But in response to Vice Finance Minister Katsu’s remarks on the state’s possible greater financial burden due to a TEPCO waiver, the bank executives warmed to the idea that the government should give top priority to compensation for Fukushima nuclear crisis victims in light of the “defective law.”

During a meeting of Cabinet members concerned on May 6, they were handed documents that stated in part that the government should be aware of the absence of a primary party to pay redress if TEPCO were exempted from obligation. The ministers then started talks on the government’s compensation scheme against TEPCO on the premise of keeping TEPCO afloat.

The DPJ draft bill calls for redefining “an extraordinarily grave natural disaster” as “an earthquake and tsunami which will surpass the Great Kanto Earthquake (in 1923) and the Great East Japan Earthquake.” It also says the state will compensate if a nuclear power plant operator is not held responsible.

While the current law says only the state will offer necessary aid in case of an accident caused by something other than a natural disaster, the DPJ draft bill imposes a cap on compensation by a utility and mentions the state’s duty to cover cost overruns.

In this March 15, 2011 photo released by Tokyo Electric Power Co., smoke rises from the badly damaged Unit 3 reactor, left, next to the Unit 4 reactor covered by an outer wall at the Fukushima No. 1 nuclear complex in Okuma, northeastern Japan. (AP Photo/Tokyo Electric Power Co.)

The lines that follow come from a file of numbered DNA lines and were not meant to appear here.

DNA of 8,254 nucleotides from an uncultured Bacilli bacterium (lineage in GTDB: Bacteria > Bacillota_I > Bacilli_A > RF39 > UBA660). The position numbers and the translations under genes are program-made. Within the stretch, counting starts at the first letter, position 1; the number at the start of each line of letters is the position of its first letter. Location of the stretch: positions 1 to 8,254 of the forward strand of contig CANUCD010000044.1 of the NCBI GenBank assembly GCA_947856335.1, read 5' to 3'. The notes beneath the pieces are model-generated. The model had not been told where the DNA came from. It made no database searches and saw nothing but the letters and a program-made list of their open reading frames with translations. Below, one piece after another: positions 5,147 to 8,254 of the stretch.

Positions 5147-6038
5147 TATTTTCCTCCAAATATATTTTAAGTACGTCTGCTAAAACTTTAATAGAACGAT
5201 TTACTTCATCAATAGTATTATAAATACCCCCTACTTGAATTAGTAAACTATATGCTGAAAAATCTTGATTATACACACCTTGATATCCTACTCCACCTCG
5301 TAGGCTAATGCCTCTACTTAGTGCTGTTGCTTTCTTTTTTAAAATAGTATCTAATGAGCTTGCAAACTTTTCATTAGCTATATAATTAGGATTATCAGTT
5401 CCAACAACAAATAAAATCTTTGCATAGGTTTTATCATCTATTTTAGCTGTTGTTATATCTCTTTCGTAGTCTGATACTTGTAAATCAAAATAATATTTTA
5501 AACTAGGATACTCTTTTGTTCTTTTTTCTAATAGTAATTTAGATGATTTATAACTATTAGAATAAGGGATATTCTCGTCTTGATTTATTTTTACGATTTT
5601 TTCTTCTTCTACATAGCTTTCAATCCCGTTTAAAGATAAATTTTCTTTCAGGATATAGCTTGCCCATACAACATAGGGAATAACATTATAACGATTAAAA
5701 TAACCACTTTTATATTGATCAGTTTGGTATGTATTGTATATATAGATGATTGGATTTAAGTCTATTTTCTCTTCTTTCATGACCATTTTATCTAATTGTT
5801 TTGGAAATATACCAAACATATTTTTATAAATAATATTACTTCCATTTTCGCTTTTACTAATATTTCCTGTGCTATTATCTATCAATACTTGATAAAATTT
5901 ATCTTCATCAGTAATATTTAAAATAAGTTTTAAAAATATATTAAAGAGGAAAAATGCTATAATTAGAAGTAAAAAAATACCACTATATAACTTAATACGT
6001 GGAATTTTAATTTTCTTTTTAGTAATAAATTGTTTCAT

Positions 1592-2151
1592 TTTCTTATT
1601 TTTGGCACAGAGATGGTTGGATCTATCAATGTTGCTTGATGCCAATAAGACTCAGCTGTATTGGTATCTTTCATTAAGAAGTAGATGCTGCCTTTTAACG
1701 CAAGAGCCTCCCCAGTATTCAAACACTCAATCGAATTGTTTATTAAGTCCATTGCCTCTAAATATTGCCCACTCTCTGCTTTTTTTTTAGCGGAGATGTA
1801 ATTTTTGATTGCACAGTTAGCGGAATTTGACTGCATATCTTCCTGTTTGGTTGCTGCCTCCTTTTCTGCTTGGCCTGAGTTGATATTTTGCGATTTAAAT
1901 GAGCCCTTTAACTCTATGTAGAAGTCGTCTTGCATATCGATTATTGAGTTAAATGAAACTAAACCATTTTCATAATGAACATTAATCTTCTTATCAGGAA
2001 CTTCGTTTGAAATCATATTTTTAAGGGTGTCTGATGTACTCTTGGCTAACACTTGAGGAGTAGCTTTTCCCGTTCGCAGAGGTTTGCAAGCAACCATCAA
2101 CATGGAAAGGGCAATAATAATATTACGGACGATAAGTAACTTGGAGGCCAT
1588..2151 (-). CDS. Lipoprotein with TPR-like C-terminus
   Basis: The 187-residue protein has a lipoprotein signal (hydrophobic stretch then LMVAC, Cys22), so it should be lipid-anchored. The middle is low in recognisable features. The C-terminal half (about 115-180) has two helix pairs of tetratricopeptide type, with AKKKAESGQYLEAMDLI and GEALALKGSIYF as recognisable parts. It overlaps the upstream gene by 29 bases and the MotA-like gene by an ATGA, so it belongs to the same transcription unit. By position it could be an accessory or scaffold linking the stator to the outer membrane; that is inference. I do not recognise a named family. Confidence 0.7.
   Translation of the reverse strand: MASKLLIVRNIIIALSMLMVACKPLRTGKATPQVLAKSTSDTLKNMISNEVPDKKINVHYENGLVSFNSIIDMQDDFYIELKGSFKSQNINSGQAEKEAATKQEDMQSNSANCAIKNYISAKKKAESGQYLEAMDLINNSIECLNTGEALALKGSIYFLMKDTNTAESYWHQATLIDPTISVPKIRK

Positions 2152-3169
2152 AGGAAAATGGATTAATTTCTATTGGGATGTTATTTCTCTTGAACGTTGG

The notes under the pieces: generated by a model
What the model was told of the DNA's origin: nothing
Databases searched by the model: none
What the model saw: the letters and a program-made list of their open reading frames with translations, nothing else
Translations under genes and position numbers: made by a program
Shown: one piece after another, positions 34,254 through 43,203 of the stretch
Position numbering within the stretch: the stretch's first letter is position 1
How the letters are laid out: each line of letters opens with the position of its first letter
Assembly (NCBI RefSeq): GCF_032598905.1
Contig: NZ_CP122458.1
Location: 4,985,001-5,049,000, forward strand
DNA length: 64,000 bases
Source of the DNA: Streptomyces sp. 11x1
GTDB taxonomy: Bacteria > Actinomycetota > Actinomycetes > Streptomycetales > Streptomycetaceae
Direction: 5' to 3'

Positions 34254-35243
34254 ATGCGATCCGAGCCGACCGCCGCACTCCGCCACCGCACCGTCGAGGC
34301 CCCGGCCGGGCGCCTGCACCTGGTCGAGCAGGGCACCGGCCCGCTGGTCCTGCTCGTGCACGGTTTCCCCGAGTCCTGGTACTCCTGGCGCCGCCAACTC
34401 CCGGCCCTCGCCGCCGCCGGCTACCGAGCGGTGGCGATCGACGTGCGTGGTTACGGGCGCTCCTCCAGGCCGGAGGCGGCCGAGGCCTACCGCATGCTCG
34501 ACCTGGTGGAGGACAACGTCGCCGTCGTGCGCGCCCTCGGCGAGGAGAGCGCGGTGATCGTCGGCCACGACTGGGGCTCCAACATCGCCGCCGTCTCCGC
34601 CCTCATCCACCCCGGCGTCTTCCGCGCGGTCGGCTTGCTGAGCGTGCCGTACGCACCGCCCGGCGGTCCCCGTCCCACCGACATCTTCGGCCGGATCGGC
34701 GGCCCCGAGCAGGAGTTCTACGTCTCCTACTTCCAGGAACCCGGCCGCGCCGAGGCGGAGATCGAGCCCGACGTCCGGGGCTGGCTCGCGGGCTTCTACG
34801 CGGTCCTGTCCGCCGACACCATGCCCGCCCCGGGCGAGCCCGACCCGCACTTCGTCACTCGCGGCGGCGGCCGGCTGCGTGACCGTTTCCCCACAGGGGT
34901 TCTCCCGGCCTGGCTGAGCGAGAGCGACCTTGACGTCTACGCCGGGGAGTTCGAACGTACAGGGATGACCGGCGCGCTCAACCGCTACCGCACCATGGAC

In this March 15, 2011 photo released by Tokyo Electric Power Co., smoke rises from the badly damaged Unit 3 reactor, left, next to the Unit 4 reactor covered by an outer wall at the Fukushima No. 1 nuclear complex in Okuma, northeastern Japan. (AP Photo/Tokyo Electric Power Co.)

The draft bill was prepared by House of Representatives member Shuji Kira, former parliamentary vice foreign minister, and other DPJ lawmakers. They stressed the need for a revision of the current law on nuclear damage compensation, telling the party’s project team dealing with the effects of the Fukushima nuclear crisis and the prime minister’s office that politicians have long been negligent in plugging the loopholes.

The Kan government was initially slow in responding to their calls with Chief Cabinet Secretary Yukio Edano arguing TEPCO was primarily responsible for the nuclear disaster.

But during talks on working out details of legislation to set up a support entity for nuclear accident compensation, the loopholes in the existing law became a focal point.

Prime Minister Kan admitted those loopholes and the DPJ, the largest opposition Liberal Democratic Party and New Komeito party agreed to revise the law in July.

On June 10, a lawyer and TEPCO stockholder filed a lawsuit against the state, demanding 1.5 million yen in damage due to what he says is the government’s failure to apply the waiver clause to TEPCO and the resultant drop in the price of TEPCO shares.

The trial opened Aug. 1 at the Tokyo District Court. Some government officials say similar lawsuits will be filed.

“Under the existing law, we had no choice but to hold TEPCO primarily responsible. We just have to let TEPCO live without killing it,” a high-ranking government official said.